Bernard Bragg, at 90; pioneering deaf actor who brought sign language to the stage
WASHINGTON — Bernard Bragg, an actor who broadened the boundaries of the stage by co-founding the National Theatre of the Deaf, a path-breaking company that provided a showcase for deaf performers such as himself and the elegant beauty of sign language, died Oct. 29. He was 90.
His death was announced by the National Association of the Deaf, which did not provide details.
Mr. Bragg described himself as ‘‘practically born into the theater.’’ His father, like his mother, was deaf and had started an amateur acting troupe for the hearing-impaired. However great his love of the stage, the younger Bragg harbored little hope for a career in acting until 1956, when he attended a performance by Marcel Marceau, the world-renowned French mime, in San Francisco.
Mr. Bragg, then teaching at the California School for the Deaf, was entranced by the power of Marceau’s art. ‘‘After I saw Marceau’s performance, I said to myself, if he can do a two-hour show without saying a word, why can’t I?’’ Mr. Bragg told a publication of Gallaudet University in Washington, D.C., where he taught and performed from 1978 to 1995.
After studying under Marceau in France, Mr. Bragg began appearing in nightclubs and theaters in the United States, becoming known as ‘‘America’s master of mime.’’ He would also become, in the description of the Washington Post, ‘‘the leading deaf theatrical performer in America, the man who invented theater as a professional career for the deaf.’’
‘‘Every actor who is deaf and who steps on a stage today or in front of a camera owes a debt of gratitude for the path he forged over 50 years ago,’’ the Oscar-winning actress Marlee Matlin, who is deaf, wrote in an e-mail.
‘‘He ventured into waters that no one before him had ventured into,’’ she continued, ‘‘creating a wave that not only washed over me but anyone who wanted to be an actor and who happened to be deaf or hard of hearing.’’
In 1967, seeking to expand performing opportunities for the deaf, Mr. Bragg helped start the National Theatre of the Deaf in Connecticut. His co-founders included Edna Simon Levine, a psychologist who specialized in deafness, and Broadway set designer David Hays, who had worked on the production of ‘‘The Miracle Worker’’ that starred Anne Bancroft as Annie Sullivan, the tutor of Helen Keller, who was deaf and blind.
In short order, the company had attracted widespread attention with performances on Broadway and around the world. In 1977, it received a special Tony Award.
Mr. Bragg attracted audiences far beyond the deaf community with the wild expressiveness of his performances.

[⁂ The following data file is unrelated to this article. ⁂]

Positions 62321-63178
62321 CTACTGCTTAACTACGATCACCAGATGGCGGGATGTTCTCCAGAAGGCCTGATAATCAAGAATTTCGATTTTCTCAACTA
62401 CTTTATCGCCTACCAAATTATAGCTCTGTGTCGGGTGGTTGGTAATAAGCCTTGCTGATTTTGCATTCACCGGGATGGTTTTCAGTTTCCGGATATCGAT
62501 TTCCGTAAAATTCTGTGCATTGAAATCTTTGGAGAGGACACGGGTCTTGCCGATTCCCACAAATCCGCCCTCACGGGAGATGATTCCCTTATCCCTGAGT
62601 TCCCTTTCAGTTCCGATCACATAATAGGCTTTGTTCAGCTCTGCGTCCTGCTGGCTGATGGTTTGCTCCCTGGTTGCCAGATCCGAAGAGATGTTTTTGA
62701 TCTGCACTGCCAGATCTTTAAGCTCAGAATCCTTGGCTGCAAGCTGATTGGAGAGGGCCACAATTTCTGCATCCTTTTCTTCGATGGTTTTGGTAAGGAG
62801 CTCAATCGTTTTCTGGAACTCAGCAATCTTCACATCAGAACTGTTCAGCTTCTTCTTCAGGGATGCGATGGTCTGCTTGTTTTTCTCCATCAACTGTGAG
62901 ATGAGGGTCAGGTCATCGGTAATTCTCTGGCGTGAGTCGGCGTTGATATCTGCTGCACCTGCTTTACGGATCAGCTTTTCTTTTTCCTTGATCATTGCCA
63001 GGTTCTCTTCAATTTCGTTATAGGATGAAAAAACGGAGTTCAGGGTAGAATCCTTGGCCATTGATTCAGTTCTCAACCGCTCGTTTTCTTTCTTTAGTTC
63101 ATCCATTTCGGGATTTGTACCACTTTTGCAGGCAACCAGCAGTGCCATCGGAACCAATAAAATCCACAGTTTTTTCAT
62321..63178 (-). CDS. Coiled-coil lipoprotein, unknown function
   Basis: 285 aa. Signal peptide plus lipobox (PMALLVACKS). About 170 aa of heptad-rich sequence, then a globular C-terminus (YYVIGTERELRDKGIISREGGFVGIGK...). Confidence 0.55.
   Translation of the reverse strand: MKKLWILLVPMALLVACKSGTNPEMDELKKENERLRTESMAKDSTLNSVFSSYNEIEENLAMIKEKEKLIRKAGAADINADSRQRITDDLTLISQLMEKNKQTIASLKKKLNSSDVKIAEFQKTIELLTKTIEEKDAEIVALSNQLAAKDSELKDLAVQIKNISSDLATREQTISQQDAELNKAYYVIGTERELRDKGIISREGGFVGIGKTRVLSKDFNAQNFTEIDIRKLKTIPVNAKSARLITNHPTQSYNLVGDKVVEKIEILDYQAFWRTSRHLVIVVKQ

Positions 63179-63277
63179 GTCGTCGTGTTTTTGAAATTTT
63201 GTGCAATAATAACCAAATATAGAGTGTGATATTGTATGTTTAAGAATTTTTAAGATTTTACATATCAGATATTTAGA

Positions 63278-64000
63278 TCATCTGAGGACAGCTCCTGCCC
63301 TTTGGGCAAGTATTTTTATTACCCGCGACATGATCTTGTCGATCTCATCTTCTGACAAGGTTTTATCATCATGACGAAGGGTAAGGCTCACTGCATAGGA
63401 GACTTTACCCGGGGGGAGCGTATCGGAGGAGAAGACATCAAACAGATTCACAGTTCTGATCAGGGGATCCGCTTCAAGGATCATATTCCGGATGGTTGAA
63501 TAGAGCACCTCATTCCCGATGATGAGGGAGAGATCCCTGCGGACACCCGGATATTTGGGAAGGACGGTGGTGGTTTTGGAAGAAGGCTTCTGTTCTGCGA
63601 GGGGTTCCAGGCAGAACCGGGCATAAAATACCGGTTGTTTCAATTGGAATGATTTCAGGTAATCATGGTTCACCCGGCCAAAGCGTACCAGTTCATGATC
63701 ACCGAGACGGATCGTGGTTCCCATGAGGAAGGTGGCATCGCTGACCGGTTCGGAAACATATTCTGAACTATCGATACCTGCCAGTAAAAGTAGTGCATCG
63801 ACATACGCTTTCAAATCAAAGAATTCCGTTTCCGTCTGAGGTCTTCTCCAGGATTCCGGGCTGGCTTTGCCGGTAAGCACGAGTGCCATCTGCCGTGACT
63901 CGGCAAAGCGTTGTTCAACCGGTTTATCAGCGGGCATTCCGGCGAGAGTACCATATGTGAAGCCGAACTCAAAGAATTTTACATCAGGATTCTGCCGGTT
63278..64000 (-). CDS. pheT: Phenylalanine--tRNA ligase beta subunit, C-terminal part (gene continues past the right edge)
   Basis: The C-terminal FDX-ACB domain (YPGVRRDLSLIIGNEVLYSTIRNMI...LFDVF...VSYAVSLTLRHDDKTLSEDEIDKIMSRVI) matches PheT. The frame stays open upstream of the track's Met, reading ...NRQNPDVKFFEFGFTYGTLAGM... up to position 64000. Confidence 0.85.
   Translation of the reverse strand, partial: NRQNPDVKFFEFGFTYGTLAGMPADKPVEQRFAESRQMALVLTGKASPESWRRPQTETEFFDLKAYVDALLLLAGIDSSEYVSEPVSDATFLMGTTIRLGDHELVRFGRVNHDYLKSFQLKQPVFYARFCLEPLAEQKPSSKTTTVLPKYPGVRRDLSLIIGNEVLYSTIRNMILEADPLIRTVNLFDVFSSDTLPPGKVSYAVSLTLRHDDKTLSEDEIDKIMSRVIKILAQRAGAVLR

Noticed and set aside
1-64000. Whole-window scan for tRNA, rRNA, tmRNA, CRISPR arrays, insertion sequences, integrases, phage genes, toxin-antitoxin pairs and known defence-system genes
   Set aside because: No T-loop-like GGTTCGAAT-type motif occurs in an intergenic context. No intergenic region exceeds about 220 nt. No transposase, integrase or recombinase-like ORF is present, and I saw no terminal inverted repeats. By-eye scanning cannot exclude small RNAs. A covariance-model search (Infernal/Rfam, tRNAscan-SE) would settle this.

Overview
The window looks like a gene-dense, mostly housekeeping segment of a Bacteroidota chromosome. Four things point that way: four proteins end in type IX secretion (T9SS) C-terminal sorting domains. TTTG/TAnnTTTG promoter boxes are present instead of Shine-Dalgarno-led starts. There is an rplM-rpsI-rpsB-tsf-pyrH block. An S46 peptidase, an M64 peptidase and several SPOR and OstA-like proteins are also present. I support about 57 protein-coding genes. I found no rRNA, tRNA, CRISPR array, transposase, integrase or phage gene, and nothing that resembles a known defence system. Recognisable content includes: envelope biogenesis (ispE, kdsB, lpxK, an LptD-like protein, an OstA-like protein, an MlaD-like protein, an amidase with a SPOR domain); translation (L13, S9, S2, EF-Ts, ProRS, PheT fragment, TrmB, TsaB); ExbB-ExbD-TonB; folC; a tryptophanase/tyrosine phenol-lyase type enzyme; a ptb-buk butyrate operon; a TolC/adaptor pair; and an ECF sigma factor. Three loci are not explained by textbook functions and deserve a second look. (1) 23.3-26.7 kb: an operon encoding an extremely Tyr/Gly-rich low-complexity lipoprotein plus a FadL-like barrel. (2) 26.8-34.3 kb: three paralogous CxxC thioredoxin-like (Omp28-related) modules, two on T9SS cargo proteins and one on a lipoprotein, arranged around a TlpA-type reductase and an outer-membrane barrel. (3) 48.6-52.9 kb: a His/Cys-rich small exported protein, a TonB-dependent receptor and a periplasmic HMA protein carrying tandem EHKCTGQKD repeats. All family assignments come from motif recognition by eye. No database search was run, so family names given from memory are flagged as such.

‘‘Combining sign language with the separate medium of mime, he works in an amalgam that passes the traditional boundaries of either,’’ Beryl Lieff Benderly, the author of the book ‘‘Dancing Without Music: Deafness in America,’’ wrote in the Washington Post. ‘‘He makes stories, poems, characters startlingly alive and at the same time newly mysterious.’’
As a mime, he delivered bravura displays in which he portrayed every animal on Noah’s ark and every instrument in an orchestra. In his acting — an art form he said he found less ‘‘lonely’’ than mime — he expressed the poetry of William Blake in sign language, in addition to acting in a range of roles on stage and screen. In the 1970s, he performed in 25 countries in a tour sponsored by the US Information Agency.
Later in life, he found success with his 2007 one-man show, ‘‘Theater in the Sky,’’ a collection of sketches about his travels around the world. The show raised $55,000 for the National Association of the Deaf and the World Federation of the Deaf.
Bernard Nathan Bragg was born in Brooklyn on Sept. 27, 1928. American society at the time was largely unwelcoming to the deaf, who often were assumed to be intellectually disabled.
When he was growing up, ‘‘sign language was a no-no,’’ he recalled years later in an essay in the Post. ‘‘I was told to keep my hands at my sides; it was considered shameful, clownish, to be seen signing in public. Today people pay to see my sign.’’
His parents placed him at the New York School for the Deaf, an experience that he recalled as traumatic. He was weeping in his room when, to his surprise, a watchman appeared with a piece of candy.
‘‘I wondered how he knew that I was crying and not asleep,’’ Mr. Bragg recalled in his memoir, ‘‘Lessons in Laughter’’ (1989). ‘‘The sound of my crying must have alerted the watchman, as it could not have alerted my parents for the simple reason that they were deaf themselves.’’
He graduated in 1952 from Gallaudet, a university that caters to deaf students and where he participated in campus theater as an actor and director. After resettling in California, he received a master’s degree in special education from San Francisco State University in 1959. During his time in San Francisco, he had a local television show, ‘‘The Quiet Man.’’
Even as his artistry reduced barriers between the deaf and hearing worlds, certain walls remained. He was once engaged to a hearing woman, he wrote, but the engagement was called off after his deaf friends asked to throw a party for the couple. ‘‘I’m marrying only you, not your friends,’’ Mr. Bragg recalled his fiancee saying.
‘‘What she failed to understand was that she would be marrying only part of me,’’ he wrote, ‘‘since my deaf friends are part of me, too.’’
He had no immediate survivors.
In his approach to theater, Mr. Bragg crafted his performances with both the hearing and the deaf in mind. ‘‘You have to be visually articulate, which requires articulation, a certain exaggeration, and a sense of economy,’’ he told The New York Times.
‘‘Remember, we don’t ‘act,’’’ he continued, signing the quotation marks around the last word. ‘‘We really live our parts.’’